For the past two weeks, a team of professionals has been spraying chemicals on the lush grass around the airport’s two runways. Their aim: to kill insects and rodents that attract birds into the path of the aircraft.
“We are treating the area with chemicals to eliminate termites and rodents which attract birds,” said a spokesperson of Mumbai International Airport Limited (MIAL).
Bird hits are a common problem at the airport, especially during the monsoon when the grass grows tall. It is one of the reasons why MIAL concretised a wide surface adjacent to the two runways.
Simultaneously, officials are testing the friction levels of both the runways thrice a week to ensure that aircraft don’t skid once a pilot applies the brakes. “We are using the latest friction testing machine,” the spokesperson said.
According to air safety expert Captain Mohan Ranganathan’s study on wet runways, the distance required to land on a wet airstrip is 30% more than a dry one. “During heavy rain, this equation increases to 200%,” said Ranganathan, former member of the Civil Aviation Safety Advisory Council (CASAC), an independent safety watchdog formed after the 2010 Mangalore crash.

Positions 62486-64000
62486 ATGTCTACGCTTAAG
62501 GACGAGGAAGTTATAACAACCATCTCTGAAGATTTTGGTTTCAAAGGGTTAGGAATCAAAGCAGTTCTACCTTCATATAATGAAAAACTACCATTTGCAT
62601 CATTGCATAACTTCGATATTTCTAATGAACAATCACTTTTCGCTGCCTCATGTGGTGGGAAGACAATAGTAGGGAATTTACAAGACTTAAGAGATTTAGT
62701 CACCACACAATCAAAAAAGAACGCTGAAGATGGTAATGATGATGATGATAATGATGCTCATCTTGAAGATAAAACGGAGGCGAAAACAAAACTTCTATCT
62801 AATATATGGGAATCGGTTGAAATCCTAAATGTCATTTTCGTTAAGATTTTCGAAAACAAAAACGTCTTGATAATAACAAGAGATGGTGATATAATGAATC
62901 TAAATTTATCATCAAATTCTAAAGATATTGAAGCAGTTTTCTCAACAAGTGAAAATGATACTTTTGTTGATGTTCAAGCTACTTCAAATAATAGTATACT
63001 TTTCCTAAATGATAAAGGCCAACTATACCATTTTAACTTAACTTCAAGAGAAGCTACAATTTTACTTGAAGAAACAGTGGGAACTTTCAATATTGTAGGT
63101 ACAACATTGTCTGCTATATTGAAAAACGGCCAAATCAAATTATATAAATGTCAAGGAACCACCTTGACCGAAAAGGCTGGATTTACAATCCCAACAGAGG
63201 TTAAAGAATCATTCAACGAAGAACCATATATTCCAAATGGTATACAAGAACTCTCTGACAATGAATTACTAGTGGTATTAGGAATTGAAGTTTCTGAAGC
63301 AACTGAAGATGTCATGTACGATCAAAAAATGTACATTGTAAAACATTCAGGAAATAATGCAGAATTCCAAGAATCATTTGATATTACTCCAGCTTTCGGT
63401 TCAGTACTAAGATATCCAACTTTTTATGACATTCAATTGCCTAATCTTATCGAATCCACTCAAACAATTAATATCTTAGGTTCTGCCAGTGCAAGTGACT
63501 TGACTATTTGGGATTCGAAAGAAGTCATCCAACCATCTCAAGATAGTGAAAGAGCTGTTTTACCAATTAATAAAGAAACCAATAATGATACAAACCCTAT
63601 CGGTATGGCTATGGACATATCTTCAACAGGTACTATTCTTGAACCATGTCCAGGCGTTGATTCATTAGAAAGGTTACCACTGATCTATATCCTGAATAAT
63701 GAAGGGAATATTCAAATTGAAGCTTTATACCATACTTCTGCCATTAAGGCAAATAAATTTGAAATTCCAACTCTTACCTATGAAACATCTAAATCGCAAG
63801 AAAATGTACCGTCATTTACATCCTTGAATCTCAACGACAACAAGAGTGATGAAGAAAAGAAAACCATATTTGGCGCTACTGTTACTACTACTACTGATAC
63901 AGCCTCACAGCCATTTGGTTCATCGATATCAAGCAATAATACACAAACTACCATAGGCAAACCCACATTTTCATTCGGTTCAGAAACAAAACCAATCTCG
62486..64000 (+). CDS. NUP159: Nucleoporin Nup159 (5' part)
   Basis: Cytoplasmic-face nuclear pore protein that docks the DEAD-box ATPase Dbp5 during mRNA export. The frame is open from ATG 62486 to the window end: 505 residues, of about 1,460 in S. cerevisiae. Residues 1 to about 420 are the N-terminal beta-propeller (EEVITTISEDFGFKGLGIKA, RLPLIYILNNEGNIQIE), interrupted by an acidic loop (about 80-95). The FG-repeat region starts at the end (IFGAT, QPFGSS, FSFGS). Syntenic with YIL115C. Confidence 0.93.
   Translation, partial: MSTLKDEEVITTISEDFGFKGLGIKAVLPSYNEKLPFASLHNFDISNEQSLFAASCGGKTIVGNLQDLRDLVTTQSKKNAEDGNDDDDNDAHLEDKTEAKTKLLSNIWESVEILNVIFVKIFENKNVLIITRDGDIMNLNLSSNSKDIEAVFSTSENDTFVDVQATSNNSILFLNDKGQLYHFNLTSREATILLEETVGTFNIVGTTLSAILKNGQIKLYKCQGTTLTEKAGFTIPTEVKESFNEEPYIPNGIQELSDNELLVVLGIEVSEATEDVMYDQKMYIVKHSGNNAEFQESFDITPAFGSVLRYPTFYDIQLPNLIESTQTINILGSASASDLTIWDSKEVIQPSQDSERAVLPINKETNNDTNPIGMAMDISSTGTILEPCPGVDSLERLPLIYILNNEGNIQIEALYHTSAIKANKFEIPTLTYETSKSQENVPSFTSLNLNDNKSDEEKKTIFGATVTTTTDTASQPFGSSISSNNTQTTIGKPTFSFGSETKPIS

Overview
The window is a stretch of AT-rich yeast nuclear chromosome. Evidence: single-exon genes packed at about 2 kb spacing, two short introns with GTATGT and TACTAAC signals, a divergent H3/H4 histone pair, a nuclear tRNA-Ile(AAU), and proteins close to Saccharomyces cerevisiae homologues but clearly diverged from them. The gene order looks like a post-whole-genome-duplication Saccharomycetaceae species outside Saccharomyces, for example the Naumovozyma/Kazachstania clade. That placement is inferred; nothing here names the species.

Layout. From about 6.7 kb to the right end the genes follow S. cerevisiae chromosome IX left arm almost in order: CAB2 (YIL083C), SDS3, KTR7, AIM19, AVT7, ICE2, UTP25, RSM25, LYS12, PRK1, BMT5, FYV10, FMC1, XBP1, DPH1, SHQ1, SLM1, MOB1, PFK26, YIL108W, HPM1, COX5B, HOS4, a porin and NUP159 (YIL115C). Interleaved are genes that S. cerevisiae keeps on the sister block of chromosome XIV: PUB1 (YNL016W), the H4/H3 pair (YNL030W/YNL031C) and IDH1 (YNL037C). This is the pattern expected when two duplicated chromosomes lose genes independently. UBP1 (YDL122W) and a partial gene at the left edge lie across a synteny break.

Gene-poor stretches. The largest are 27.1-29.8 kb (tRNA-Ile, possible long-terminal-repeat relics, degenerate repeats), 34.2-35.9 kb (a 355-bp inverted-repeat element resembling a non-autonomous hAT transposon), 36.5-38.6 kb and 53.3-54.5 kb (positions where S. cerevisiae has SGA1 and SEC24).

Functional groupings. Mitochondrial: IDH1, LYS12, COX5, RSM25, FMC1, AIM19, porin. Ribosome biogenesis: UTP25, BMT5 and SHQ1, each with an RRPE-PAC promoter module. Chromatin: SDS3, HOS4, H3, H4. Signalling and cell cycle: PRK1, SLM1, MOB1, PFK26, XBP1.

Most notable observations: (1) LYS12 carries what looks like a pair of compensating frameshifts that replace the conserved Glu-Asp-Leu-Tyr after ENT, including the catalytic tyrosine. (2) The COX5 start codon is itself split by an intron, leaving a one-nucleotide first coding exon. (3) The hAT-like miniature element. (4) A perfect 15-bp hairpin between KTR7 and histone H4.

A culvert running beneath the tarmac that connects Mithi river to the Arabian sea has been widened to 47 metres, though the civic body’s recommendation was to widen it to 60 metres. MIAL has laid two additional culverts inside the drainage channel to reduce the chances of flooding.
The Shraddhanand nullah, which overflowed and flooded one end of the main runway last year, has also been desilted and widened.